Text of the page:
Left to right: Sergio Hasselbaink as Waldemar and Ricky Koole...

Left to right: Sergio Hasselbaink as Waldemar and Ricky Koole as Rika in a scene from "Sonny Boy," directed by Maria Peters. Credit: Handout

The full lineup of this year's Stony Brook Film Festival is complete, with 34 feature films and shorts all showing in Staller Center July 21-30.

The festival, now in its 16th year, continues to offer one-stop shopping for fans of foreign films, American independents and documentaries. Among the highlights this year are the opening-night film "Sonny Boy" (July 21), a romantic drama based on a popular Dutch novel; the documentary "Kings Park: Stories From an American Mental Insitution" (July 25), made by a former inpatient; and the closing-night film, "Almanya" (July 30), a comedy about a large Turkish family living in Germany.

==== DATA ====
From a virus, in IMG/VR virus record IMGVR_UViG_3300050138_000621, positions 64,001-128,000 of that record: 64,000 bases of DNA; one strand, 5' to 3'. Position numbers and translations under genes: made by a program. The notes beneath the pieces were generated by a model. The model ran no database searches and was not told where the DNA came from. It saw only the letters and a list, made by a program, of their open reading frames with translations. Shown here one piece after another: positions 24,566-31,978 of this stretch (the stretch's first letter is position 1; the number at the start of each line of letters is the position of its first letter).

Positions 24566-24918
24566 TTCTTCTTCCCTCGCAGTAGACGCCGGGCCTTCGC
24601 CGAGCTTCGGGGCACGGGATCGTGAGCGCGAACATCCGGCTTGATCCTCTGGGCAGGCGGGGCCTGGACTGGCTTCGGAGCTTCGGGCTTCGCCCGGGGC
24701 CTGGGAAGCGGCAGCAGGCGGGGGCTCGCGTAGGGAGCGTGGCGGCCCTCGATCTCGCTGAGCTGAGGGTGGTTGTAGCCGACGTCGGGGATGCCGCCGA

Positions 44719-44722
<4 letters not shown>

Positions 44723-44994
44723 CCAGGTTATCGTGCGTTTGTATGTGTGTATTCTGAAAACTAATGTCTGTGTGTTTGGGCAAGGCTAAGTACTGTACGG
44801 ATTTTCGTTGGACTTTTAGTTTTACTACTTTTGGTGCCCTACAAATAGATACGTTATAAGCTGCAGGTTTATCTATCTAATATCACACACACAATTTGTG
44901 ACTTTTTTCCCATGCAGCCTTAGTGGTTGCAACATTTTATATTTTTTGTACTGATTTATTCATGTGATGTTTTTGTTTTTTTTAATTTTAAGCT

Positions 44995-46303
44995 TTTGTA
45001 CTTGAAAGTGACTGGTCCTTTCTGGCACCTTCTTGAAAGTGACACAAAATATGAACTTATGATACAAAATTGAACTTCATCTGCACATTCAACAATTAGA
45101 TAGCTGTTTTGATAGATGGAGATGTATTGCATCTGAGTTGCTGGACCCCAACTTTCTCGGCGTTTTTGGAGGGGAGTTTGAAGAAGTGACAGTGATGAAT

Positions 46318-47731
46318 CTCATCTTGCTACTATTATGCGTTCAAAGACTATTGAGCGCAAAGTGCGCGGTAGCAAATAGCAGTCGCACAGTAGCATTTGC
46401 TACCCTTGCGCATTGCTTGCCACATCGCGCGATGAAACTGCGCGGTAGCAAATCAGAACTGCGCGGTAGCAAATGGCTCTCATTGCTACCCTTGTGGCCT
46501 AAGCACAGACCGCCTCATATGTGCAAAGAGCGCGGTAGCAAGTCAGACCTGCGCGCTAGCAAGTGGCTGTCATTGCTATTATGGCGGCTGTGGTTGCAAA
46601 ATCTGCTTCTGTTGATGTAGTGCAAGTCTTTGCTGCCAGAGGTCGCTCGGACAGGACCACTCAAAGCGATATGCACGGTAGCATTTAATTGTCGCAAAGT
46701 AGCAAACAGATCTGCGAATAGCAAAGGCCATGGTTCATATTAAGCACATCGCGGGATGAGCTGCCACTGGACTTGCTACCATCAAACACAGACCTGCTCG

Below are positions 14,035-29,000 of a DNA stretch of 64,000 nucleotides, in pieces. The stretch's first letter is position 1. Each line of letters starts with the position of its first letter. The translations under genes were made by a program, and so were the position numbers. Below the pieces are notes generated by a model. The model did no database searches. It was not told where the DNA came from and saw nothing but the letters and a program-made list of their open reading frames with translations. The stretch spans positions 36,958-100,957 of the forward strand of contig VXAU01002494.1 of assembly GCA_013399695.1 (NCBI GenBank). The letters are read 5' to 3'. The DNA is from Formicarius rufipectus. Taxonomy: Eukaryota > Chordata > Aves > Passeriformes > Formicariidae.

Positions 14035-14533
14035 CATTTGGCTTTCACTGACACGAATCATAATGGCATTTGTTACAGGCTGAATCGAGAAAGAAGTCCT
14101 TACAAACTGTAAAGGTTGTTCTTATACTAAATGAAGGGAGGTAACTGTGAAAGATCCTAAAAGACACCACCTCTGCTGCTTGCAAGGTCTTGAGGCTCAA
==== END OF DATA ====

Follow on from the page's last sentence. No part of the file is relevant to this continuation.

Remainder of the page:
Stony Brook's single, 1,000-seat venue means the festival doesn't "take over the town" in the way that can make a Sundance or even a Hamptons festival so exciting. But it also means no hustling from venue to venue, and no overlapping screenings that force you to choose between films. Anyone who's been to a big festival knows how maddening those decisions can be.

There are other pros and cons to being small. One downside is that large studios like to premiere their films at big, name-brand festivals, which puts Stony Brook fairly far down on their list. Then again, the festival's limited space and limited screening slots mean there's no room for filler; Stony Brook frequently turns down almost-worthy entries that have played at larger festivals.

For the complete schedule, tickets and passes, go to stonybrookfilmfestival.com.

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